The waistband is elasticated with a silicone gripper tape to keep it all in place. Other features include three pockets plus an additional zipped pocket, and I like the tall collar for adding extra neck warmth.
The sleeves are a generous length, with no exposed wrists even when stretched out in the drops. There are also reflective details and a high-quality YKK Vislon zipper that is easy to use and reliable.
On value, the Giara Softshell isn't bad, comparable with other high-quality jackets offering similar levels of protection, such as the Bontrager Velocis S1 Softshell Jacket at £119.99 and the top-scoring Madison RoadRace Apex softshell, which has an RRP of £114.99. You can buy cheaper – dhb's Aeron Hybrid Softshell is £80 – but you can also spend more, like £150 for Gore's Power 2.0 Windstopper Soft Shell.
Where the Giara Softshell jacket comes into its own is steady tempo cafe rides in the cold. Some jackets rely on you riding at a high intensity to generate heat, but the materials employed in this jacket ensure it keeps you nicely insulated even while riding at easy and modest speeds.
Combining understated styling with a relaxed fit and a highly insulating material makes this a fine jacket for cold winter riding when the focus is on enjoying the ride and scenery and stopping for cake and coffee rewards.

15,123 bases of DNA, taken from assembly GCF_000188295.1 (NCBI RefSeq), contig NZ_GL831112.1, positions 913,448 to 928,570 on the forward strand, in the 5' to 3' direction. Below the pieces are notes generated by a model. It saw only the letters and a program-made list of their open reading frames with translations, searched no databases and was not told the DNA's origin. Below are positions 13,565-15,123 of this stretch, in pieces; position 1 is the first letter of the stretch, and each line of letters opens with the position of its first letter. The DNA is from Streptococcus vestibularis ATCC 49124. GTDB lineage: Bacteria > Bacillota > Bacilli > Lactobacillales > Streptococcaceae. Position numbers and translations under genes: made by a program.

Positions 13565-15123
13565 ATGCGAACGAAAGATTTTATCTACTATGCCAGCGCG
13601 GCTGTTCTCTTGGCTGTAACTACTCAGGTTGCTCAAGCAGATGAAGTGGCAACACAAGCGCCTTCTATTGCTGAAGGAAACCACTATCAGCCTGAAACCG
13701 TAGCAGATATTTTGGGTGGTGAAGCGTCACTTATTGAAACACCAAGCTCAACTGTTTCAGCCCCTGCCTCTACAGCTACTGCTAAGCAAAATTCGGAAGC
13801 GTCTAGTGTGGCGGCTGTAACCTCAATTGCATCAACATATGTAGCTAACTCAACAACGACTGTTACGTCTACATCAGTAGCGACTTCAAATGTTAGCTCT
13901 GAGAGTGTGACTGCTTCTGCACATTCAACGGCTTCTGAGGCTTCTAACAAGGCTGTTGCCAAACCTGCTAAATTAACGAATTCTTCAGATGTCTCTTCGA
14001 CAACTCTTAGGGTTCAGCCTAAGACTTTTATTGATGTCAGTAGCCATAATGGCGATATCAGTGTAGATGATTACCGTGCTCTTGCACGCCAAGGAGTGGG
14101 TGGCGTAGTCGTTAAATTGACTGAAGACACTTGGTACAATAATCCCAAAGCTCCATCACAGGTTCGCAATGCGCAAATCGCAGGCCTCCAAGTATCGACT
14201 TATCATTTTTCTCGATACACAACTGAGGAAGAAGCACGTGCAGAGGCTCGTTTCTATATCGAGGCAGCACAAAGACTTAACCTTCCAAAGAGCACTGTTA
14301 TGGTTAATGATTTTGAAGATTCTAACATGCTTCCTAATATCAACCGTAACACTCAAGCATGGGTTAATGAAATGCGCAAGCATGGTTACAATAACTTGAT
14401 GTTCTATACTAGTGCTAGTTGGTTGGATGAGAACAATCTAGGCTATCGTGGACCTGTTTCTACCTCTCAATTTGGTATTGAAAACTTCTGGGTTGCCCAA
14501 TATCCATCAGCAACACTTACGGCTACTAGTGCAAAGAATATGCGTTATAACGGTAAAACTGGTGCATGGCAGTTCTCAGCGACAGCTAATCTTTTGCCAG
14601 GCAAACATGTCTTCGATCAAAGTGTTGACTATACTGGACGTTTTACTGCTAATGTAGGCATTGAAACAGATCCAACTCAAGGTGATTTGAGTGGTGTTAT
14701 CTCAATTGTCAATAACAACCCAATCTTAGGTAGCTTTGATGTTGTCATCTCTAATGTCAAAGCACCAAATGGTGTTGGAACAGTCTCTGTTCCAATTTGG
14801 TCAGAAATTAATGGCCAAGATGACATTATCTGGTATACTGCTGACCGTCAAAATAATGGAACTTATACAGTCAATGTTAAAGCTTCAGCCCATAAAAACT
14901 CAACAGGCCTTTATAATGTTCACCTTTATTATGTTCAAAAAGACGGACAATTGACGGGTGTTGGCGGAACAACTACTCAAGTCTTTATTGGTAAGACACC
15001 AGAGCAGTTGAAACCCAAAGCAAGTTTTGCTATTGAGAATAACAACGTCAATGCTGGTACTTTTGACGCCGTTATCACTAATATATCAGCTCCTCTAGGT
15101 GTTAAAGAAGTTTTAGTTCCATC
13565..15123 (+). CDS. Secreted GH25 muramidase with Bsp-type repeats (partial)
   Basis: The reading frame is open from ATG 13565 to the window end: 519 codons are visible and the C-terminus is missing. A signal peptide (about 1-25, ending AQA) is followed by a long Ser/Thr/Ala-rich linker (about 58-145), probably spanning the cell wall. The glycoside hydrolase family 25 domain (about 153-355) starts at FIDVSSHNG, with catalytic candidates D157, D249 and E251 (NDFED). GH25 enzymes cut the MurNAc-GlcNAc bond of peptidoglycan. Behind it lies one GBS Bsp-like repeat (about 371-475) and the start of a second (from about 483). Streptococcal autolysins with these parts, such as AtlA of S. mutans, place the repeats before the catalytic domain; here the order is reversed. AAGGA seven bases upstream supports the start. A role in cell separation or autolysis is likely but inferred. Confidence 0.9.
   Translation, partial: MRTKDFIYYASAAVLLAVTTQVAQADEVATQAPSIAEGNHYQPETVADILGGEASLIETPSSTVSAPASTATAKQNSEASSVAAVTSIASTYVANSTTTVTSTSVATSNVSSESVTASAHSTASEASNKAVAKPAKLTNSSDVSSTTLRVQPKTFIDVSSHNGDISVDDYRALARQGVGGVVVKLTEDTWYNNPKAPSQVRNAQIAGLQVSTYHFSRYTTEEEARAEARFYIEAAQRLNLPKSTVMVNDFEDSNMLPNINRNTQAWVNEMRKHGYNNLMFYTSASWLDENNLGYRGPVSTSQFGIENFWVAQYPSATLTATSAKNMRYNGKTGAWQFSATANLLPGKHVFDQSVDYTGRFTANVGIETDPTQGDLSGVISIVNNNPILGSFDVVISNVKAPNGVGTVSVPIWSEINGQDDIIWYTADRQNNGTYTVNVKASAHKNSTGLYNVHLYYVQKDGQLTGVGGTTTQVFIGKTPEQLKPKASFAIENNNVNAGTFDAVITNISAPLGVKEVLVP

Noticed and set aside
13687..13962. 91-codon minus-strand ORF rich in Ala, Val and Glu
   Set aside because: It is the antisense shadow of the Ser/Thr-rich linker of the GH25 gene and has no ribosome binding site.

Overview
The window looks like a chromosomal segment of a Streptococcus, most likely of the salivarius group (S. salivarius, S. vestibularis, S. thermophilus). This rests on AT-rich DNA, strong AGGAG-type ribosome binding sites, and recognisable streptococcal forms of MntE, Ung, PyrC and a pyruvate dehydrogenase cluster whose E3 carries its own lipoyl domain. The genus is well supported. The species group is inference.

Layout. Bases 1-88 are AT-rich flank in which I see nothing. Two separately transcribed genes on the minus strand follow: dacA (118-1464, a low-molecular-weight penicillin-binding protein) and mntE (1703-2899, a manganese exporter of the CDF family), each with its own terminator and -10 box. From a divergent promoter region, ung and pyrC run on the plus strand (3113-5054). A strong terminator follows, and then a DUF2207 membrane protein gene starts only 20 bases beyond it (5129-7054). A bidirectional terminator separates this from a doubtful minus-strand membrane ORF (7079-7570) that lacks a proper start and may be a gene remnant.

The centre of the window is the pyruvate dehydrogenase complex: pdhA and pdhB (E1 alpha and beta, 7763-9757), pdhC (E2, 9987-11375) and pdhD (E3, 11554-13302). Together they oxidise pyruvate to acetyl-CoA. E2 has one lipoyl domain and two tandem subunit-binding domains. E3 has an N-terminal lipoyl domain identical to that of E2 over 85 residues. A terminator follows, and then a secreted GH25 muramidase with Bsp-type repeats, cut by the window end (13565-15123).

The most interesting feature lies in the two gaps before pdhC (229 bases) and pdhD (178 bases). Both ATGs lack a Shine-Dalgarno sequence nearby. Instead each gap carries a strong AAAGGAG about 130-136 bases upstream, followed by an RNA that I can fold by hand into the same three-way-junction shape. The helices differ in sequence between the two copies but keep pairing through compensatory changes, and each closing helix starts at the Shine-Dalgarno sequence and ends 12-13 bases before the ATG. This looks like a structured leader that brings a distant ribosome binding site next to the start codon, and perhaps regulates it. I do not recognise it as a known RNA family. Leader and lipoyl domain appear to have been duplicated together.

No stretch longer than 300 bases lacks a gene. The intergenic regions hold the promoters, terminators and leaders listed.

Stylish, warm and comfortable softshell jacket
road.cc test report
Make and model: Sportful Giara Softshell Jacket
Size tested: Small
Tell us what the jacket is for
Sportful says, "Sophisticated styling conceals a techncal softshell jacket. Highly breathable construction with wind resistant brushed softshell front and rear in stretch ThermoDrytex. Styling that would look at home off of the bike with a techncial construction designed for all of your cool season bike adventures.
"The Giara Softshell Jacket features a highly breathable construction with a wind resistant brushed Softshell front with the rear in high stretch and breathable ThermoDrytex. This makes for a versatile jacket that functions perfectly as an outer piece in cool weather or the perfect warm mid-layer on colder days.